The Court observed that private respondent Leon Tambasen never questioned the validity of the search warrant issued by respondent Judge Demosthenes L. Magallanes. A perusal of private respondent’s “Motion to Declare Search and Seizure Illegal and to Return Seized Properties” dated October 7, 1988 shows that respondent Tambasen questions not the validity of the search warrant issued by respondent Judge Demosthenes Magallanes, but rather, the execution or implementation of the said warrant principally on the ground that the articles seized are not allegedly mentioned in the search warrant. However, the question thus raised involves matters determinative of the admissibility in evidence and the legality of the articles seized. These matters, it is submitted, go beyond the immediate and limited jurisdiction of the respondent Judge to inquire into the validity of the search warrant he issued. These issues which relate exclusively or principally with the intrinsic and substantive merits of the case or cases which are being prepared against respondent Tambasen, and insofar as Tambasen is concerned involve matters of defense which should be properly raised at the criminal action or actions that may be filed against respondent Leon Tambasen (see DOH v. Sy Chi Siong Co., Inc. et. al., G.R. No. 85289, Feb. 20, 1989). They cannot be addressed to the respondent Judge because the respondent Judge has no jurisdiction over the said issue. It is clear therefore that respondent Judge has transcended the boundaries of his limited jurisdiction and had in effect encroached upon the jurisdiction of the appropriate trial court or courts that will try the criminal case or cases against respondent Leon Tambasen, in issuing the assailed order dated December 23, 1988. Ostensibly, the assailed order, if not corrected, will unduly deprive the prosecution of its right to present the evidence in question and, consequently, will improperly oust the trial court, which will try the criminal case or cases against private respondent Leon Tambasen of its original and exclusive jurisdiction to rule on the admissibility and legality of the said evidence. This order of respondent court is tantamount to a denial of due process. It may be considered as a grave abuse of discretion reviewable by certiorari (Esparagoza v. Tan, 94 Phil. 749) (Rollo, pp.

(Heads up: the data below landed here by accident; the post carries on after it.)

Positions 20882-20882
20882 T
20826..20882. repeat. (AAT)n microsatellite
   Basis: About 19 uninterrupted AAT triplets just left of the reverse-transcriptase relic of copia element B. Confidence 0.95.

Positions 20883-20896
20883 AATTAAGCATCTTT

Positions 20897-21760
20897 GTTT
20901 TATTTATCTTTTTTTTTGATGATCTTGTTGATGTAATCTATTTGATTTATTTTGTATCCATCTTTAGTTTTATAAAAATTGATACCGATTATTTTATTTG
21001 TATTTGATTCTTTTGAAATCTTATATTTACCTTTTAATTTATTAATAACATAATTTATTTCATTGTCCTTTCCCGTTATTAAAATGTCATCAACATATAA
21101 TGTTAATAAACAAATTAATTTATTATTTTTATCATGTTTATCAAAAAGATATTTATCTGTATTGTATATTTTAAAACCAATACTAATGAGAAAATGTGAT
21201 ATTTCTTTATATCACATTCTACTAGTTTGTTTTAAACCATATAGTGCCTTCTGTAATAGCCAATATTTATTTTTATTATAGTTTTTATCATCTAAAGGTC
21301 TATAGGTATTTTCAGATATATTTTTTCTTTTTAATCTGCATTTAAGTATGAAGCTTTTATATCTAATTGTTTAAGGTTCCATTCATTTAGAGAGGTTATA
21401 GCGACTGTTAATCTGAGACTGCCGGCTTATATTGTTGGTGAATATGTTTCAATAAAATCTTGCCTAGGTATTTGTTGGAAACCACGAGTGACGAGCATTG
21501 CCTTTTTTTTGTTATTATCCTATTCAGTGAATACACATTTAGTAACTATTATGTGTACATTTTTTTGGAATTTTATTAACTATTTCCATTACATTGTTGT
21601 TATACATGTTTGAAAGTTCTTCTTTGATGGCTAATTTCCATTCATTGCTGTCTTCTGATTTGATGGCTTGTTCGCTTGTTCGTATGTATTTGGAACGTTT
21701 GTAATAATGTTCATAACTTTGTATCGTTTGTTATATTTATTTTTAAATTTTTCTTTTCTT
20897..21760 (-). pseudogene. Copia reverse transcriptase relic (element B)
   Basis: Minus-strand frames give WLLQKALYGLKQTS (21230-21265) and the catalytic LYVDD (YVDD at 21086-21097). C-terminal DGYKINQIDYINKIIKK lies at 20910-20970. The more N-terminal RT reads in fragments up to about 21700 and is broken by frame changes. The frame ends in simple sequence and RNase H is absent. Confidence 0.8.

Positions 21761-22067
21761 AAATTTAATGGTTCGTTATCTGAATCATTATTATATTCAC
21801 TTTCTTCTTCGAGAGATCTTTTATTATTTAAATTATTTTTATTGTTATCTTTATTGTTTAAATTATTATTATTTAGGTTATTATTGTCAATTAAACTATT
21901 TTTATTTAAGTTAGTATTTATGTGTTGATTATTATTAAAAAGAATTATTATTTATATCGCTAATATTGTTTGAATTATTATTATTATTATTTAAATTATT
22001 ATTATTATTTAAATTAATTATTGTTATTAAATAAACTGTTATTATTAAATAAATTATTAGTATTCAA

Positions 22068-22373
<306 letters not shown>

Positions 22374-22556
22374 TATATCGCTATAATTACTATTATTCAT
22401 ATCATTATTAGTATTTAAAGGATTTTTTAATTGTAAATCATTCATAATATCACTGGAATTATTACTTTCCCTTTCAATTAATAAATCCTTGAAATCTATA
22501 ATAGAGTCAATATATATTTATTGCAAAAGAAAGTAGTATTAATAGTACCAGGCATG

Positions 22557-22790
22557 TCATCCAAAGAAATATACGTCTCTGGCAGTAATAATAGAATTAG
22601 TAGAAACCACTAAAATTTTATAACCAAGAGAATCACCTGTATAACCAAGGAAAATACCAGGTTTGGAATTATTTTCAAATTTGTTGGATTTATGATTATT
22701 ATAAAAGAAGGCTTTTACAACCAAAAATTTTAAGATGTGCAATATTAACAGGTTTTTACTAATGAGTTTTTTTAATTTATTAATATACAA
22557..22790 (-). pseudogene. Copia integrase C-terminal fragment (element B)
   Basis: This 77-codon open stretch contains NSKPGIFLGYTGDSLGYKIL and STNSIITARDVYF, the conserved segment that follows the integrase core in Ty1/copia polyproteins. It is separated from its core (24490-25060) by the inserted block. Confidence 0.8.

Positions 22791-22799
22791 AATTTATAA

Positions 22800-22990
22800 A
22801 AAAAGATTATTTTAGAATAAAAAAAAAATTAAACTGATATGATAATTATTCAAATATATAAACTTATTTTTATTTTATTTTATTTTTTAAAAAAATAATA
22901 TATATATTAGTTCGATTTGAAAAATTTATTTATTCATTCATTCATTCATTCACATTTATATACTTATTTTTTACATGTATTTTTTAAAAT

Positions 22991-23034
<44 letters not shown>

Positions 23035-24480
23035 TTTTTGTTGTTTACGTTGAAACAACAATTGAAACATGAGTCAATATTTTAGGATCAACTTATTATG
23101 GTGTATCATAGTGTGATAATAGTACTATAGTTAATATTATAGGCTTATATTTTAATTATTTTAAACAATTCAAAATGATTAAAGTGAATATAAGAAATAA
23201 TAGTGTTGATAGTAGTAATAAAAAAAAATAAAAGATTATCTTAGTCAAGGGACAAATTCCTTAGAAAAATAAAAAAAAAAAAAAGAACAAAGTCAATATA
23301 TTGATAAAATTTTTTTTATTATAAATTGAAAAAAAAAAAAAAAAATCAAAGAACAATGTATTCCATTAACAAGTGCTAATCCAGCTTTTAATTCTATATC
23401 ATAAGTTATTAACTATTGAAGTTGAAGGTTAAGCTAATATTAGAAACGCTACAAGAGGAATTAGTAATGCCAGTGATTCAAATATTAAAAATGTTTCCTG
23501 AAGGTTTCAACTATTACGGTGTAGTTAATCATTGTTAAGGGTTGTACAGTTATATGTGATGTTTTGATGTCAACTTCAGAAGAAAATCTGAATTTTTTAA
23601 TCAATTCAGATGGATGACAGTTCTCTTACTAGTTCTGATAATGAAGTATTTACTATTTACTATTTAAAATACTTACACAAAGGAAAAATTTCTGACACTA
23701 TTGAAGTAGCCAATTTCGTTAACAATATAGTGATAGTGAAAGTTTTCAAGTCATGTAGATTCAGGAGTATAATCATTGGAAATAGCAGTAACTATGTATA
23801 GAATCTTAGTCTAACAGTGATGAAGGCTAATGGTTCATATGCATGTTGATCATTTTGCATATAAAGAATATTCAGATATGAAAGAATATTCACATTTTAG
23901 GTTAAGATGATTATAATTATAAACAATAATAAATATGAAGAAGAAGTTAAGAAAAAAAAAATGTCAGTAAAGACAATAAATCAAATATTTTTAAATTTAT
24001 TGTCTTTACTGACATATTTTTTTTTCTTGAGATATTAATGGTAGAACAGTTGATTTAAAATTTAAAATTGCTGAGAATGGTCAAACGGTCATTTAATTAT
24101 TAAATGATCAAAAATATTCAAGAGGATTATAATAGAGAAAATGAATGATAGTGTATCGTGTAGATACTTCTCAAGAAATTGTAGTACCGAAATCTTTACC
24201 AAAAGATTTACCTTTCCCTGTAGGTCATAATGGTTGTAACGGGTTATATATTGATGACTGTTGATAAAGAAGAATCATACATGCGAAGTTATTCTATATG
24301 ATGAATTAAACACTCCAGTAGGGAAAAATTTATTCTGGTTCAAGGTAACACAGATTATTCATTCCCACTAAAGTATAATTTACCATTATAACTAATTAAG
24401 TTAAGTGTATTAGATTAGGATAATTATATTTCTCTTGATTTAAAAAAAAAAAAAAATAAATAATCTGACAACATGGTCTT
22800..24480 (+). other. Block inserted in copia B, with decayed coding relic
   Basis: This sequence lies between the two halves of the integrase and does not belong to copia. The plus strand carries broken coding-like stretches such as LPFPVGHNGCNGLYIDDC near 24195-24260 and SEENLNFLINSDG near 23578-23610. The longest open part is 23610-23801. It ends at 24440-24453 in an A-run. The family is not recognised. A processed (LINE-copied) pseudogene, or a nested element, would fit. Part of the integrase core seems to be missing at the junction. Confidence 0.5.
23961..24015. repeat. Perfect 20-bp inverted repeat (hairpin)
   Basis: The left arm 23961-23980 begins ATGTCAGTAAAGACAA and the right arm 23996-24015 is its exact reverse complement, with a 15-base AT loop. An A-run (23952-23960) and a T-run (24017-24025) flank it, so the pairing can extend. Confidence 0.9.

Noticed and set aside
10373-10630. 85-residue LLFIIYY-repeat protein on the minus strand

Consequently, petitioner filed the instant petition for certiorari and prohibition praying for the issuance of a temporary restraining order commanding the city prosecutor to cease and desist from continuing with the preliminary investigation in BC I.S. No. 88-1239 and the RTC from taking any step with respect to Civil Case No. 5331. He also prayed that Search Warrant No. 365 and the seizure of his personal effects be declared illegal and that the Order of July 20, 1989 be reversed and annulled.